There is also a test for the “weal of woe of each individual forming the gay assembly.” A horseshoe is suspended in a doorway, with its ends pointing upward. Each person is given an apple (from the good hostess’ endless supply) and, in turn, tries to throw it through the upturned horseshoe. “The successful pitchers propitiate the goddess of fortune, while those whose apples fall lamentably short of the mark earn her growing disregard.”

One more apple game requires each guest to take an apple and pare its skin, carefully, so as to attempt one long, unbroken peel. “If the apple is divested of its covering without a single break in the shining skin the fate of the parer will certainly be molded by the choicest fairy godmother presiding over the realms of the to-be.” Good fortune from a long peel is not the extent of this game, though. One end of the april is clasped lightly between the thumb and first finger and then skillfully tossed over the shoulder, onto the floor. “The imagination of the thrower or his friends invariably fashions the paring into the appropriate letter of the alphabet to spell the name of the desired one.” So, it seems in your favor that your crush has a name that starts with ‘C’.

Having gathered sufficient inspiration for snacks, drinks and games, let’s move on to the best part of Halloween, costumes!

Halloween Costume Inspiration

Perhaps you can find inspiration in this copy of a list of guest’s costumes from the Halloween party of Missus Joan and Elizabeth Etz, of Woodsdale, circa 1926. There were such great costumes as; black cat, old witch, harlequin, ballet dancer, rosebud, Peter Pan, pumpkin eater, and queen of Halloween.8 Or maybe you’re feeling a bit more modern and would like to look to 1967 for a great idea…

To make a ladybug costume, “Gather a bath towel in middle, fold in half and stitch soft pleats at ends as shown in sketch. Sew hooks and eyes at ends of towel so it may be fastened at the shoulders. To  make the spots, cut three or four circles of different sizes from construction paper (use double thickness or mout on lightweight cardboard), and attach at random. The wings are made by tearing three Baggies jumbo or food wrap plastic bags in one length, fold, and gather at ends. Attach at front and back with pins or stitch on reinforce with clear tape at perfrations. Make four. The headpiece is made by wrapping washcloth around strip of food wrap bags. Make two tubes from construction paper for antenna. Snip and spread one end of each and glue to band. Add pompons at end of each antenna. Wear Lady Bug costume with leotard if the weather is cool.”9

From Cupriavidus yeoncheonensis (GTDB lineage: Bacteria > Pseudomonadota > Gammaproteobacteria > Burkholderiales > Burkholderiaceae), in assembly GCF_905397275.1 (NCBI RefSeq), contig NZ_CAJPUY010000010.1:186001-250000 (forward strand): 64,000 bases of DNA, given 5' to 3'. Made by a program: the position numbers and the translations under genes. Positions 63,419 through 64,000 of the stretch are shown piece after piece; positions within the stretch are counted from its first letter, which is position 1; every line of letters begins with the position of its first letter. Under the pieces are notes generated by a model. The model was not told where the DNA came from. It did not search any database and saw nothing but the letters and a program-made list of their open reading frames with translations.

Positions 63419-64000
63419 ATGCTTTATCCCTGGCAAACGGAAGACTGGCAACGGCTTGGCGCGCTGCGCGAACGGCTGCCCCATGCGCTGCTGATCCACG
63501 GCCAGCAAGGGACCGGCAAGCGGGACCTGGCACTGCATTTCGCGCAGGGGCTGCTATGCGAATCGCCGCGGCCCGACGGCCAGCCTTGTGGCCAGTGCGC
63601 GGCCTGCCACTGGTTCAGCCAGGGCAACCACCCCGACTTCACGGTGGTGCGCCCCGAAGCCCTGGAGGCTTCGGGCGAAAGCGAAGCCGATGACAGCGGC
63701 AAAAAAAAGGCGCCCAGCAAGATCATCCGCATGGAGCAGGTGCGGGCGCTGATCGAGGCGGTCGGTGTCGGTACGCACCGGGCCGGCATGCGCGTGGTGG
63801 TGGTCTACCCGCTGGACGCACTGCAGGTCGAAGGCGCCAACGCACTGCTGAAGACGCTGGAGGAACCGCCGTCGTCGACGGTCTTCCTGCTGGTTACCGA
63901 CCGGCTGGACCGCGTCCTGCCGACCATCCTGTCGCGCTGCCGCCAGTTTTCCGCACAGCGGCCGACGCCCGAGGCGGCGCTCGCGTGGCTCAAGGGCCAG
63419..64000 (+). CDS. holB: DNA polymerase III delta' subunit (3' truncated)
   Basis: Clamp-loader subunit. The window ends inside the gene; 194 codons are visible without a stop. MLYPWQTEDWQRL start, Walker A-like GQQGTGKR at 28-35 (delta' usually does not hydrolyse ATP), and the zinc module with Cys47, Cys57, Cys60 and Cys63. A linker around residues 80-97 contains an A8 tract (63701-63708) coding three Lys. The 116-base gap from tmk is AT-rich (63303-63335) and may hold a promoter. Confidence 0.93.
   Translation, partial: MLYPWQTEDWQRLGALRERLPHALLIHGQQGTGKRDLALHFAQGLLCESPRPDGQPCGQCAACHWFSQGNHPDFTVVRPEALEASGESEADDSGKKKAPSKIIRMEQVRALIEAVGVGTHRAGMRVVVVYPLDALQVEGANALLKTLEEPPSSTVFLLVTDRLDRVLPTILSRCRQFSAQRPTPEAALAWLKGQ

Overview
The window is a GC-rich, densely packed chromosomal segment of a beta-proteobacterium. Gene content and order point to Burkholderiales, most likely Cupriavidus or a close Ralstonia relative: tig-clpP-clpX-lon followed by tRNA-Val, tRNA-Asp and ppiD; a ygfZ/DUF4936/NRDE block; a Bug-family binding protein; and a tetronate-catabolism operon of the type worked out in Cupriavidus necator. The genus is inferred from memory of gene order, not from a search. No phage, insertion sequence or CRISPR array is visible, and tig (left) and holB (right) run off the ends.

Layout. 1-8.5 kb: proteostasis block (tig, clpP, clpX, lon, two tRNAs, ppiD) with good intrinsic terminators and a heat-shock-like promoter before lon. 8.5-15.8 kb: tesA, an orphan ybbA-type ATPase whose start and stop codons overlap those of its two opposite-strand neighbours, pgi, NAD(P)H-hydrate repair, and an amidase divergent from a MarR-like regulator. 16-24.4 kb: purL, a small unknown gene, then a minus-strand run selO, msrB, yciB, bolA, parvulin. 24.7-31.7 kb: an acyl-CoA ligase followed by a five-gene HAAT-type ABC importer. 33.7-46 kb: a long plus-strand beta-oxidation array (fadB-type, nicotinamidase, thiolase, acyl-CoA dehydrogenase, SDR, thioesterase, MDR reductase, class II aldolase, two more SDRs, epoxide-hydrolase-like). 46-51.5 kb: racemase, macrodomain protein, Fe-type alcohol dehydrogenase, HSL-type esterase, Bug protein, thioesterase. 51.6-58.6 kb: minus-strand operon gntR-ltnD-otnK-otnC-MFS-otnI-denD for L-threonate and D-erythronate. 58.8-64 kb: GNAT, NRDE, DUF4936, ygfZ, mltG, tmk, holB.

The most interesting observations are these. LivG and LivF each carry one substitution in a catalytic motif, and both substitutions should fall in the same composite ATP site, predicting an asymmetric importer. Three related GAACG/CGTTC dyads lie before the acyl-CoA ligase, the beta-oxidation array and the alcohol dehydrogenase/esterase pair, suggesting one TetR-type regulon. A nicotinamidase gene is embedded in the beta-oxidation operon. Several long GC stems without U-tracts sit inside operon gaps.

Ladybug costume. The Intelligencer, 18 Oct. 1967.

Perhaps you just want to keep it simple with a good old-fashioned beauty routine. Check out these festive hairdo tips from 1965.

The Apple Bob: “If you’d rather bob for real apples and get your hair soaked, then go ahead – this way is much easier. You simply twist the hair into little piglets and tie a small apple to each one…make as many as your hairstyle will allow. Then, there’s no problem getting your apples, especially if the hostess doesn’t feed you soon enough. Just reach up, take one of your apples and crunch away. Makeup can be brite red apples painted on both cheeks with lipstick.”

Popcorn Pop: “Pop 2 cups of corn. Do not salt or butter. String it with heavy thread. Wind it into braids across the top of the head or use it to pile high in upsweep style. Popcorn beauty mark can be part of the makeup.”

Witches Wig: “Get heavy black paper and make witches hat. Cut off top. Pull hair through holes in brim of hat with as scraggly look as possible. Cut out bats and goblins and tie them on loose hair ends under hat. Makeup will be witchy – black out a few teeth and use pasty, white makeup.”10

Witchy Halloween Hairdos.” The Intelligencer, 27 Oct. 1965.

So, there you have it. A perfectly planned Halloween party, featuring elaborate hairdos, apple-themed romance games, and a mayo-centric desert. Maybe some of these trends went out of fashion for a reason, or maybe they just needed the right party to shine at. Give them a try, and if they go bad, chalk it up to the scarier parts of Halloween. Happy haunting!


• Makayla Carney, a Wheeling native, is the 2023-2024 AmeriCorps member for Wheeling Heritage, where she will get to write all about the history and culture of her hometown. She has a B.F.A. in Film and Television from DePaul University in Chicago. She adores all kinds of art, a lavender latte, and the occasional performance on the Towngate Theatre stage.


1 “When Witches Wail…and Hobgoblins Gather.” The Intelligencer, 25 Oct. 1966. Page 9.

2“Having a Halloween Party?” Wheeling News Register, 30 Oct. 1926. Page 3.

3 “The Goblins Will Get You If You Don’t Watch Out.” The Intelligencer, 10 Oct. 1963. Page 15.

4 Wilson, Judith. “Halloween Party Always Means Serving Doughnuts and Cider.” Wheeling Intelligencer, 30 Oct. 1940. Page 18. 

5 “Halloween-Just for Tots? Novel Party Idea for Adults.” Wheeling News Register, 27 Oct. 1965. Page 18. 

6 “How to: Utilize Paper Bags.” Wheeling News Register, 27 Oct. 1983. Page 15. 

7 “Amusing Home Games for Young Folks on Halloween.” Wheeling Sunday Register, 31 Oct. 1897. Page 14. 

8 “Why Not Have A Hallowe’en Party.” Wheeling News Register , 12 Oct. 1913. Page 37. 

9 “Food…Fun…Fantasy…It’s Halloween.” The Intelligencer, 18 Oct. 1967. Page 12. 

10 “Witchy Halloween Hairdos.” The Intelligencer, 27 Oct. 1965. Page 11.